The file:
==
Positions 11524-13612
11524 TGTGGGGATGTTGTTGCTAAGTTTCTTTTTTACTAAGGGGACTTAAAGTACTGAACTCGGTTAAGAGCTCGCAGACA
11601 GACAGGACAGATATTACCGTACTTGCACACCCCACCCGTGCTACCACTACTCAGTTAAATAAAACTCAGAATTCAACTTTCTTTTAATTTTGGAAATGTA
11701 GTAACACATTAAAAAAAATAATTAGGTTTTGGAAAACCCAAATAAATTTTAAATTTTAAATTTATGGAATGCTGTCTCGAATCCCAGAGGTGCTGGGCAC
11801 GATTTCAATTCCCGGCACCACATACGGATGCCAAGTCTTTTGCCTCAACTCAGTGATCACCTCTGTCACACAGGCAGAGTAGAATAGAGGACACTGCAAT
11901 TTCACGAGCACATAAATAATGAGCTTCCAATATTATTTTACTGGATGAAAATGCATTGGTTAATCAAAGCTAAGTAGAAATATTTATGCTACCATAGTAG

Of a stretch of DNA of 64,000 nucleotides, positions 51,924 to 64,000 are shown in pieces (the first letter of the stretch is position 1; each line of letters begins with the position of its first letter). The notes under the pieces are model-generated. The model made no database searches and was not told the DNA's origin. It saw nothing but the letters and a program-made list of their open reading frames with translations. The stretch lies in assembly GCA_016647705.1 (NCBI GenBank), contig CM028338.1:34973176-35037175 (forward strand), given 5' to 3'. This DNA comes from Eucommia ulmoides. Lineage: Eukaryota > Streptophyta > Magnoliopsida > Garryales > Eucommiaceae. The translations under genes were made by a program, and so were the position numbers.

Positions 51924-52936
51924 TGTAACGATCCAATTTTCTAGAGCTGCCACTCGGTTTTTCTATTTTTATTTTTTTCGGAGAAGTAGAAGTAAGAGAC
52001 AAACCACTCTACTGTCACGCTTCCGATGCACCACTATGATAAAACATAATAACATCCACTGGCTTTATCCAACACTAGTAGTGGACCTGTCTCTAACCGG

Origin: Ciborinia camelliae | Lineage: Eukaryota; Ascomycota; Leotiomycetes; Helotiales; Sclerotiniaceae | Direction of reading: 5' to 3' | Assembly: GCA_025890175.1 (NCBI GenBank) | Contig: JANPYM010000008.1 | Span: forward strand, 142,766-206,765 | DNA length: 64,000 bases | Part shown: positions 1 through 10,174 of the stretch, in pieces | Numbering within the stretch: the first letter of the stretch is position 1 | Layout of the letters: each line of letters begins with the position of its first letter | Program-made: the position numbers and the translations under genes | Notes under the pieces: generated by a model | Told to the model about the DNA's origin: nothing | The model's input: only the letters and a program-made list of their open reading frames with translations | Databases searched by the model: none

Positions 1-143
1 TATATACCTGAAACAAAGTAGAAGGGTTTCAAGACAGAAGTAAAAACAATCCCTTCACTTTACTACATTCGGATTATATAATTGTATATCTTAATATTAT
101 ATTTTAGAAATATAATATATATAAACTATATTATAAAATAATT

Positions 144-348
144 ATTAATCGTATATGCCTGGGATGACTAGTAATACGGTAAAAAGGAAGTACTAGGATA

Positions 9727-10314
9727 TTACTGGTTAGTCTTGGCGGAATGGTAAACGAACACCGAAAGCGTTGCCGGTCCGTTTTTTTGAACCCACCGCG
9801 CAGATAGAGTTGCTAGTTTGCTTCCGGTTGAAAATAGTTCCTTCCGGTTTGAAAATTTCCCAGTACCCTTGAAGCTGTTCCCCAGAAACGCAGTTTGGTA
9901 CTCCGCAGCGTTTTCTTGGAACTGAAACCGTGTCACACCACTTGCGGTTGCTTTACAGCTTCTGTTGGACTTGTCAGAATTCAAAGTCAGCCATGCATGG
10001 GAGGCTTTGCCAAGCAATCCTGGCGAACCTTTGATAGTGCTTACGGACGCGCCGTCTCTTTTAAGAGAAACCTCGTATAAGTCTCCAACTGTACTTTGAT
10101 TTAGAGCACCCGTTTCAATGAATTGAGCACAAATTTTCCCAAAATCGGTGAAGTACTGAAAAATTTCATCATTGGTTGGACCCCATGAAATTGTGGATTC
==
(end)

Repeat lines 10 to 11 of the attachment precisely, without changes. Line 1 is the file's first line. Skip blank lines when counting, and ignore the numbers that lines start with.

52001 AAACCACTCTACTGTCACGCTTCCGATGCACCACTATGATAAAACATAATAACATCCACTGGCTTTATCCAACACTAGTAGTGGACCTGTCTCTAACCGG

Origin: Ciborinia camelliae | Lineage: Eukaryota; Ascomycota; Leotiomycetes; Helotiales; Sclerotiniaceae | Direction of reading: 5' to 3' | Assembly: GCA_025890175.1 (NCBI GenBank) | Contig: JANPYM010000008.1 | Span: forward strand, 142,766-206,765 | DNA length: 64,000 bases | Part shown: positions 1 through 10,174 of the stretch, in pieces | Numbering within the stretch: the first letter of the stretch is position 1 | Layout of the letters: each line of letters begins with the position of its first letter | Program-made: the position numbers and the translations under genes | Notes under the pieces: generated by a model | Told to the model about the DNA's origin: nothing | The model's input: only the letters and a program-made list of their open reading frames with translations | Databases searched by the model: none